Information coming from amateur astronomers and independent investigators seem to point in the direction of Nemesis being a Pulsar, a type of Neutron star beaming out light at the magnetic poles. The nature of the pulses are of an extremely low frequency (~1 rev/min) suggesting in this case that the star is very old. Naturally, the rotational speed of a newly formed Neutron star is much higher than that of a "Senior Neutron star". Nemesis is likely a "periodic pulsar", meaning it is dormant for the most part, only being active when in the close proximity of our Sun.
The Magnetic Axis of a Pulsar typically differs from the Spin Axis. This is what produces the pulsing effect. The beams of light from the magnetic poles are likely caused by particles of high energy, emitting light when forced along the magnetic field lines, focusing in the magnetic pole areas of the star.
Even though the Magnetic Axis wobbles, there is still a general direction in the magnetic field polarity of the Pulsar. This direction follows the Spin Axis. In the case of Nemesis, what is magnetic "North and South" will come out perfectly clear to the planets of the Solar System. The wobble might cause an overall unrest though,
Nemesis Aphelion point
At the Aphelion point in the binary system of Nemesis and Sol, Nemesis performs a strange turn. One would expect the Spin Axis of the star to be at a 90 degree angle compared to its orbit, this is not the case with Nemesis. Nemesis orbit appears to be tilted some 60 degrees in comparison with the Solar Ecliptic but since Nemesis has a another tilt, this time relative to its own orbit, the angle of inclination will settle at 30 degrees. This will bring the Spin Axis of Nemesis generally pointing in a North-South direction, in relation to the Solar Ecliptic. (Not taking the Precession of the Equinoxes into account).
When Nemesis reaches the Aphelion point, the rate and direction of spin will stay exactly the same, but the Spin Axis will slowly start to turn and perform a 180 degree roll; magnetic north will turn south and vice versa. This is the crux of the matter when it comes to Nemesis destructive potential.
In the image above, we see Nemesis entering at the right side. It is tilted 30 degrees in comparison to its own orbit, the Spin Axis at this stage pointing directly towards the Ecliptic plane. Now the star begins to turn, tipping the Axis to compensate the directional change. At the end of the Aphelion, Nemesis has completed its roll but now the North Axis is pointing in the direction of the Ecliptic. The spin direction remained the same all the time but since the entire star is now upside down, the spin will appear to have reversed when Nemesis re-encounters the Solar System planets. And since the magnetic poles correspond to the general direction of the Spin Axis, a magnetic Pole reversal has taken place as well. Our binary system is quite frankly not a stable environment.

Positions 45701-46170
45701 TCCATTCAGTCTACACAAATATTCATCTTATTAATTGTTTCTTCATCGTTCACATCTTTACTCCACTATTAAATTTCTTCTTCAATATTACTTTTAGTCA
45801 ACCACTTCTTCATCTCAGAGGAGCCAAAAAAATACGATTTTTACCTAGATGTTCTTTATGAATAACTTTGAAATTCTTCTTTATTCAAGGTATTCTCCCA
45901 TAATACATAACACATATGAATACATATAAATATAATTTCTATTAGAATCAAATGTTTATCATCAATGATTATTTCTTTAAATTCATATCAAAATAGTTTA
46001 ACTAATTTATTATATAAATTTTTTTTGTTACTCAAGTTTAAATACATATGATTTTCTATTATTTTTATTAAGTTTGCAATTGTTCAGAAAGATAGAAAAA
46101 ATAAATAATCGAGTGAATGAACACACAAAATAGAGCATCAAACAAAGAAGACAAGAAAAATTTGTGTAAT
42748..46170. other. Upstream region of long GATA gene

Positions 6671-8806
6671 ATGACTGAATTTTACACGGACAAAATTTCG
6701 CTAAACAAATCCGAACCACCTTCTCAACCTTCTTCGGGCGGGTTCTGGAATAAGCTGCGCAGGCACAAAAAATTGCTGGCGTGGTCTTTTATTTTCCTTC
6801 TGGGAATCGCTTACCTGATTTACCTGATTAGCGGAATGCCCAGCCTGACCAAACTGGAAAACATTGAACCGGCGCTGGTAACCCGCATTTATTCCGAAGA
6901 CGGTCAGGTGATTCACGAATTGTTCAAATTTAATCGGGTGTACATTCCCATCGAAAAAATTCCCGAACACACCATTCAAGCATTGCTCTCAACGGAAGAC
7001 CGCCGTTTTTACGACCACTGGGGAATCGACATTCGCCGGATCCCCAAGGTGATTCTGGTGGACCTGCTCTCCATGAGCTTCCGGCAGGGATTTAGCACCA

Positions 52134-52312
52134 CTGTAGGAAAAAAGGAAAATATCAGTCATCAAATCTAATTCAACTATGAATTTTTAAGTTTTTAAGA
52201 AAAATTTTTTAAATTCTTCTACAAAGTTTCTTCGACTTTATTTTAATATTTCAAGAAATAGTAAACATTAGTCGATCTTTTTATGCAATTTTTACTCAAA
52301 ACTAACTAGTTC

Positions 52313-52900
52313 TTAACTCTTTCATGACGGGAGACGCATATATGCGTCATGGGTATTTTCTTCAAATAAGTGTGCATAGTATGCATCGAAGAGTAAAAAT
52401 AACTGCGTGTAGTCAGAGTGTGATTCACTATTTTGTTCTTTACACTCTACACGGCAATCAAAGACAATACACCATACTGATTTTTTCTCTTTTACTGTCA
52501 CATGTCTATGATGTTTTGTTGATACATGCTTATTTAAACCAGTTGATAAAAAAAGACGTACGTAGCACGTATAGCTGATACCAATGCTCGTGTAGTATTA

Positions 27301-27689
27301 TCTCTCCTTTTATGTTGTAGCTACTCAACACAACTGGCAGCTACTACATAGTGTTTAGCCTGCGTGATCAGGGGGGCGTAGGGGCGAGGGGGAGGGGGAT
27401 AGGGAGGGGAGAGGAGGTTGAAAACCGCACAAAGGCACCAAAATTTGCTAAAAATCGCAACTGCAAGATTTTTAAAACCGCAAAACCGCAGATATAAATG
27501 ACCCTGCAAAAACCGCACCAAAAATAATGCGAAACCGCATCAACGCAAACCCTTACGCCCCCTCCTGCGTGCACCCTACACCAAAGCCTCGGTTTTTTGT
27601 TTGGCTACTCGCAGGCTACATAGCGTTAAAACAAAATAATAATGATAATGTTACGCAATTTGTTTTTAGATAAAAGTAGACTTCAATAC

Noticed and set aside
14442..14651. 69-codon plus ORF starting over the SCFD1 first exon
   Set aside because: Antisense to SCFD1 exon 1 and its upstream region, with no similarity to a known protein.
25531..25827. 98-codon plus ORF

Nemesis Perihelion point
The situation when Nemesis rises above the Ecliptic, reaching its Perihelion point, is quite different. Here, the star just gently halts in its movement. No tipping of the Spin Axis occurs, and thus, the magnetic poles remain unaltered. (Again, not taking the factor concerning the Precession of the Equinoxes into account, which alters the orbit of Nemesis and thereby the angle of the Spin Axis).
The situation is just as if you had a ball, tossing it into the air and filming it in slow motion. The ball would move up, halting for a while in its highest position, then falling down again. Thus it is like with Nemesis; the star reaches the peak in its orbit, standing as Hyperborea, the Night star of the North. Then begins the journey down, past the Sun and into the deep Abyss, below the Ecliptic. The plasma cord it had developed towards the Sun breaks. The pulsing light from the magnetic pole areas withers and flicker out. But you never know, there are rumors about the dark Sun at one time regaining its luminosity. Can a dark Sun flare up to light again; that would be a wondrous event!